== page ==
The Croatian contingent at Tottenham poses another layer of varied and complex dilemmas. I really don’t want them to win, but if I am honest I would have liked our three to have all played extremely well. Maybe 4-3 to England, hat-trick for JD and Luka man of the match. No Modric of course, and Corluka obligingly managed to get sent off at the weekend so he can rest up nicely, thank you very much. Obviously he has the same focus on Saturday as I do, but am I the sole Spurs fan who would prefer Kranjcar to play better than Lampard?

This is very different from when I first started to watch England. In those days, Spurs and England both stirred the emotions equally. In my teens in the 70s I attended several internationals at Wembley. Living in West London, I just hopped on the 83 bus, tickets were cheap and plentiful, and Wembley still had that sense of mystery as a special place, kept exclusively for the biggest games, floodlights bathing the fading paint and rusting girders in a magical glow. I wore my Spurs scarf, to show where my true loyalties lay, and puffed out my chest with pride if any of our players did well. Seeing Hoddle score against Bulgaria in his debut was a great moment.

In those days it felt like the fans came together to get behind England, setting aside club rivalries and united under the banner of national pride. No one ever gave me any stick for wearing my colours. Now, club allegiances are more deeply entrenched. The all-consuming Premier League, with the media hype, the shirts, the merchandise and the international stars, dominates football.

The other major change that affects our attitude towards the national team is the way we relate to the individual players. In the 70s and 80s, visiting stars received a fair amount of stick at the Lane but it was nowhere near as strident as it is today. The worst chant I can recall was the one that pursued the Chelsea keeper Peter Bonetti for years after the Germany game at Mexico 1970. ‘Bonetti lost the World Cup, and so say all of us’ was hardly going to have Spurs fans being hauled up in court….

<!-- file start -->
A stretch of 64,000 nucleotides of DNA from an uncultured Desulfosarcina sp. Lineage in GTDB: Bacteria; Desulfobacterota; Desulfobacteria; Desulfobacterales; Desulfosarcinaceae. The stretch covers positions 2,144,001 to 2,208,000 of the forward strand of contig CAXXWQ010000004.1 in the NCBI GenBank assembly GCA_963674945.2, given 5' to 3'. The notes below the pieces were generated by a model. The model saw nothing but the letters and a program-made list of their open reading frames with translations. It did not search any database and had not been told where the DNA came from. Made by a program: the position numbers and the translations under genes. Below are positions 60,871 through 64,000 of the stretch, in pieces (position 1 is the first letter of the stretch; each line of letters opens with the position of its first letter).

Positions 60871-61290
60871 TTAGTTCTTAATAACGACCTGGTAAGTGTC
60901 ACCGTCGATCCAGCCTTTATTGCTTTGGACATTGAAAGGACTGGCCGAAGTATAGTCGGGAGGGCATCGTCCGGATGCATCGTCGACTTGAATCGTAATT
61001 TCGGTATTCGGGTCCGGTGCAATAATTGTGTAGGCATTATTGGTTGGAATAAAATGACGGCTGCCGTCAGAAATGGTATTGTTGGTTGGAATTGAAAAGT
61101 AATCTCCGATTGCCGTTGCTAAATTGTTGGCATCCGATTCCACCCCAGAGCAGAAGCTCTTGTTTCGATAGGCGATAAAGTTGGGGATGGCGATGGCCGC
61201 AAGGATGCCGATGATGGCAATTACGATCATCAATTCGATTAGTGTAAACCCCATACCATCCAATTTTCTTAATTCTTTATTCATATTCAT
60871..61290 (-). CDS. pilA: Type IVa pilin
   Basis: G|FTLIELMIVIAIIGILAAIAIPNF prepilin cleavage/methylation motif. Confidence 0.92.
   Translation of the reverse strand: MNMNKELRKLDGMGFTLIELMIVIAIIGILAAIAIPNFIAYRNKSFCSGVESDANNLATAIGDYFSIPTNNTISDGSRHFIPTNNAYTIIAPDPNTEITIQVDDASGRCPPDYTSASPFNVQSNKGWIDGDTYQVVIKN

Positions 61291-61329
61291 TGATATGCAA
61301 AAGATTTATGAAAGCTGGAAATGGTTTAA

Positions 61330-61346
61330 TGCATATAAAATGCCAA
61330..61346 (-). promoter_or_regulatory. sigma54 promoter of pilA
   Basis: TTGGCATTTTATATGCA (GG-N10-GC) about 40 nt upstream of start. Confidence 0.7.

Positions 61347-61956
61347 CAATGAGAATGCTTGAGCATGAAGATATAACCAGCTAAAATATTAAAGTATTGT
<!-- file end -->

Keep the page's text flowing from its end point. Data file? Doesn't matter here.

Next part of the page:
Much of the blame falls squarely on the shoulders of the players. Their enormous wealth and apparent prioritising of celebrity status over an honest performance has distanced them from the fans. If Lampard delights in displaying his life in Hello magazine, or on his own Orange channel, then dashes over to bait the Park Lane when he scores, then he should also realise the bitterness that such behaviour creates when people are paying a fortune for the privilege of watching him play football.

Ashely Cole was loudly barracked during the recent international against Kazakhstan. The media pompously castigated the fans (or ‘so-called fans’ as they became) for so doing. Supporters are always blamed as being fickle and stupid in such circumstances, but curiously we are not foolish when we turn up week in week out, or buy the shirt, or shell out half a week’s wages for tickets, food and transport. That night Cole got what was coming to him. He was not playing well but more significantly, as was missed by all the media, he had built up a huge groundswell of resentment. This loathsome oick is rich, talented and has a beautiful wife, yet he’s in and out of bed with every passing mini-skirt and chooses to remind us how shocked he was at being offered a mere 60k a week by the Arse. It’s not the money that truly irks me, rather it’s his overbearing arrogance in the fact that in his autobiography he genuinely expected us to empathise with his troubles. Poor old Ashley.

So if we do not unequivocally join hands as one to back Capello’s boys, it is the players not the fans who need to take a hard look at themselves, for it is they who have created a chasm of bitterness that cannot be spanned just by pulling on an England shirt.